The American government is preoccupied with medium-term spending cuts in order to meet the perceived need to pull the country out of massive deficits. A modest part of this discussion has focused on possible new revenues. Obama, for example, recently backed a reform that would introduce a new minimum tax on people with very high incomes, and has suggested that Bush tax cuts for those earning more than $250,000 could be rolled back. These moves are resisted by the Republican Congress, who are largely opposed to new tax increases. This opposition has become so deep that some conservative organizations have suggested that even moves that lower rates must be opposed if they come with parallel moves to broaden the tax base by eliminating or reducing deductions. It's plausible that a comprehensive package, however, could be pushed through Congress if there were sufficient consensus in the changes, although likely only if the package were revenue-neutral (unless Democrats retake Congress in 2012).

One major area ripe for reform is corporate income taxation. Under Bush, large tax expenditures ("loopholes") were developed in the tax system for a wide range of behaviours and industries, but the federal rate was kept at 35%. While this was functional for Congress, economists prefer a broader tax base with a lower rate. Obama's team has talked up moves that would close many of the expenditures and reduce the general rate to somewhere like 28%. Republicans like John McCain (in 2008) and Mitt Romney (in 2011) have called for a 25% rate, which would cost the treasury about $80 billion a year.

There are good reasons to reduce the general rate, even at the cost of raising other taxes. The common center-left thinking on corporate taxes goes thus: Corporate profits bad, therefore corporate taxes good. Unfortunately, it doesn't really work that way - most corporate taxes are passed on quickly to labour through lower compensation or higher prices. In other words, corporations don't really end up paying the tax, although they do suffer due to the distortions the tax causes. This doesn't necessarily mean a good corporate tax is zero - you want measures to prevent people from sheltering income from taxes altogether. But a 35% general rate is probably not consistent with good policy.

One possible reform that could make up lost corporate revenue, other than broadening the corporate tax base, is to phase out a number of popular but problematic personal income tax expenditures. The most notorious of these is mortgage interest deductibility, which is a poorly targeted program designed to promote home-ownership. In reality, it is simply a tax break for upper-middle income families, who in turn pay higher rates elsewhere to make up the tax. It's estimated that phasing out MI deductibility could raise all the money needed to reduce the general corporate rate to 25%, for example. Given the needs associated with climate change, it makes sense to encourage urban structure that isn't dependent on large detached owner-occupied homes. The most likely reform in this area is changing the deduction into a tax credit, so that middle-income families still benefit but larger homes are not encouraged. This would build more equity into the credit, which currently subsidizes the well-off.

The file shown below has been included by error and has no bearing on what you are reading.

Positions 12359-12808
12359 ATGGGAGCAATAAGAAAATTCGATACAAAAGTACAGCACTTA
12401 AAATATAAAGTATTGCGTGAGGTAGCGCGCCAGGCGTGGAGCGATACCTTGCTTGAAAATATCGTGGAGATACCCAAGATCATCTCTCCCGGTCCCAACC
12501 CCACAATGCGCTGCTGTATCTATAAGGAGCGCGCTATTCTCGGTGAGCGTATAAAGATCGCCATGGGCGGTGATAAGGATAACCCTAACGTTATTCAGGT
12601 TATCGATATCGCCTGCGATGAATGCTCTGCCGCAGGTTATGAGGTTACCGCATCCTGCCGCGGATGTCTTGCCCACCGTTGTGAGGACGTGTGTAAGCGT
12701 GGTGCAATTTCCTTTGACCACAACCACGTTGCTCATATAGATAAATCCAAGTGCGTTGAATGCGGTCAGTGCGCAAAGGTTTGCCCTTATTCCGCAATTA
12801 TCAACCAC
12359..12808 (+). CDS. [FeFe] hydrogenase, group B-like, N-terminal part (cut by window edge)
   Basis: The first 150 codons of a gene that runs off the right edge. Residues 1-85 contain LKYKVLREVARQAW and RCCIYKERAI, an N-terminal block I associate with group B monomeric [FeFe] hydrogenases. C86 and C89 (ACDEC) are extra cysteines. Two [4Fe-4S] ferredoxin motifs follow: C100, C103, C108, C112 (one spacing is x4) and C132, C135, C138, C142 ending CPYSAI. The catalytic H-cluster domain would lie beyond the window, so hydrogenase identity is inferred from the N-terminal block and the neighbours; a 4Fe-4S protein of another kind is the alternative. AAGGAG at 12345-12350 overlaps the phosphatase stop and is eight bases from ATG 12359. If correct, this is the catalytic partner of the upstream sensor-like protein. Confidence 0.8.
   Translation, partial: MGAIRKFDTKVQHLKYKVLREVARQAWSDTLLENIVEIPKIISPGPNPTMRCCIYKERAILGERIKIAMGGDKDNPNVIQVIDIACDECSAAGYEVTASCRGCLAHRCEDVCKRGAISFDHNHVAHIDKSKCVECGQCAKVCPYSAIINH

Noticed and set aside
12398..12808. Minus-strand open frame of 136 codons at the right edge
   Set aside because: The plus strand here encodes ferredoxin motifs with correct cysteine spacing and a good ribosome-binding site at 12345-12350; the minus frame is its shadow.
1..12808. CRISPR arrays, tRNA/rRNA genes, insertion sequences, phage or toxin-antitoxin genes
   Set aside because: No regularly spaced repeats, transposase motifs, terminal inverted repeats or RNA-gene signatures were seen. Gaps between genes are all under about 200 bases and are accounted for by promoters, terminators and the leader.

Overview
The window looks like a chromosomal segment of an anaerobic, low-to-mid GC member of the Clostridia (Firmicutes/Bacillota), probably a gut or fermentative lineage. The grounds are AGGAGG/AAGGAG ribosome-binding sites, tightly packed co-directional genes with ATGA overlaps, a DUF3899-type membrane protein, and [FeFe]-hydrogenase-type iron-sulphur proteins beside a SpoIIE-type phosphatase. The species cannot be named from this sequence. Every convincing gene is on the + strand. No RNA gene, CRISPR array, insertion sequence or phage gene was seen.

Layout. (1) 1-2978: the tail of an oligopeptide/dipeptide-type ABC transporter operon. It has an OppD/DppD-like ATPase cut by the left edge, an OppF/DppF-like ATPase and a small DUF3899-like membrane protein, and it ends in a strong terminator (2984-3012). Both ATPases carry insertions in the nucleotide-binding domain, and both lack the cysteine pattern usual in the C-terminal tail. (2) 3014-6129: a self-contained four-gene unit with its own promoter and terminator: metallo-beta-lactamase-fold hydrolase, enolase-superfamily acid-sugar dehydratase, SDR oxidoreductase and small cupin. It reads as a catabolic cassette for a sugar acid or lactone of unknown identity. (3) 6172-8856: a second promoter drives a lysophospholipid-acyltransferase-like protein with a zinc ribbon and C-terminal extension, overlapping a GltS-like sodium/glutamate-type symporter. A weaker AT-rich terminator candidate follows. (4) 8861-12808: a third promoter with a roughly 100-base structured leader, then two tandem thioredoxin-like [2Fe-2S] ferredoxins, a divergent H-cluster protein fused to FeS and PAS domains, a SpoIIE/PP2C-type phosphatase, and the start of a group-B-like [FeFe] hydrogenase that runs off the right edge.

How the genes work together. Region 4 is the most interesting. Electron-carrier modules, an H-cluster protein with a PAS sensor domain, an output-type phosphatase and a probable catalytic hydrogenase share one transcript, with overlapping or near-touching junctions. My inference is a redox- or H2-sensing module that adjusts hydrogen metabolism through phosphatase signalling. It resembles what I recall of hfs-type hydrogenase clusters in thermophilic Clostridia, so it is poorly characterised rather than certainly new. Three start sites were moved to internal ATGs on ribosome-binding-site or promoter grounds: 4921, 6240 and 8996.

Another tax policy change related to climate change would be new carbon or fuel prices. Given the enormous amount of resources consumed by the US public, this could raise a lot of money. US gasoline taxes are very low, and contribute to a car-dependent culture. A 50-cent increase in fuel prices per gallon would raise approximately $700 billion over ten years. A small new carbon tax could raise at least $200 billion over ten years. Neither would be popular with Republicans and would be difficult to push through Congress, even if they were tied to business tax cuts or personal rate reductions (as their supporters tend to suggest).

If the current balance of forces remains in Congress, it seems unlikely that major tax increases will be allowed through. However, several moves that broaden the base of taxation and then reduce rates may be ushered through, largely by the leaderships of both parties, opposed by the fringes of both parties for various reasons.